The Talent

January 3, 2011 6:45 PM

With Goldstein Bolting Akin Gump, what Becomes of SCOTUSblog?

Posted by Tom Huddleston Jr.

Taking the holidays off means you're going to miss some big breaking news. One of the stories that The Am Law Daily got scooped on while trimming the tree and downing flutes of Champagne: Supreme Court litigator and SCOTUSblog cofounder Thomas Goldstein's decision to leave Akin Gump Strauss Hauer & Feld effective Monday, January 3, to rejoin Howe & Russell. Goldstein's move was first reported by Above the Law on December 31; our sister blog, The Blog of Legal Times, published its own item on Goldstein's move earlier today.

A client conflict prompted the move, Goldstein confirmed to ATL. "Conflicts is a big part of it; a big client of mine runs into another critical Akin client with some regularity," said Goldstein, who declined to identify the client. As the BLT reports, Goldstein had considered making the move after the client asked him to take on additional work--the added matters were sure to lead to problems with another Akin client.

The appellate star decided to return to the firm where he spent the seven-plus years prior to joining Akin Gump in May 2006.  That firm, Howe & Russell, will be renamed Goldstein, Howe & Russell. With Goldstein's departure, his Akin Gump appellate practice cochair, Patricia Millett, will now serve as the group's sole chair.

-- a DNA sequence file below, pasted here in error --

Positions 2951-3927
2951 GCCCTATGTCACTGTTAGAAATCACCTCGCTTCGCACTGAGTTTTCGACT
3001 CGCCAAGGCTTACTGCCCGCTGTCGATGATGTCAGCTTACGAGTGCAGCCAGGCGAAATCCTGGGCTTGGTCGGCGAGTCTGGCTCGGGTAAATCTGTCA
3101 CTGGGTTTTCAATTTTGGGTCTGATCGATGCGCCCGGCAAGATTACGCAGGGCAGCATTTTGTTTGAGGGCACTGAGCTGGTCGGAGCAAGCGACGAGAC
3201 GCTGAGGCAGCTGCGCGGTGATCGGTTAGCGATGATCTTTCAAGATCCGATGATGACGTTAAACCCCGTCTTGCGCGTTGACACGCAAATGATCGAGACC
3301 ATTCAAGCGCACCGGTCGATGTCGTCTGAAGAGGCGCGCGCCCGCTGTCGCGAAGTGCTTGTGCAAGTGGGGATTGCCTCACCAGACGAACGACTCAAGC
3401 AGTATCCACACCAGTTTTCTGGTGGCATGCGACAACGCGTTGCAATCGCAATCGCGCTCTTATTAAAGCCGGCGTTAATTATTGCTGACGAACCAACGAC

SCOTUS junkies, don't despair--Goldstein plans to continue sharing his running analysis of all matters Supreme via his hugely popular SCOTUSblog, according to the BLT. Goldstein cofounded the blog with Howe & Russell name partner Amy Howe in 2002 (If the blog banter sometimes reads like a married couple chatting over coffee, that's natural; Howe also happens to be Goldstein's wife). It's likely that Akin Gump will most likely remain as the blog's primary sponsor, Goldstein said.

Goldstein, a graduate of the University of North Carolina at Chapel Hill, received his law degree from American University's Washington College of Law in 1995. He has argued 22 cases before the Supreme Court. Goldstein told the BLT that when he joined Akin Gump, his practice "was about $1 million and it has since grown to about $3 million." Profits, he said, did not drive the decision to make the move.

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Oh, come on -- read the comments on Above The Law for a devastating analysis of Goldstein's non-performance at Akin.

The consensus of the “Above the Law” commentators is that Goldstein proved unable to build a commercially viable practice (he argued only 2 paying merits cases, losing both 9-0, and got cert. only once in 15 tries, and that case was taken away from him at the merits stage). He's lost UNANIMOUSLY 9 of his 22 cases (41%), which has got to be a record.

Some good comments also at the WSJ law blog:

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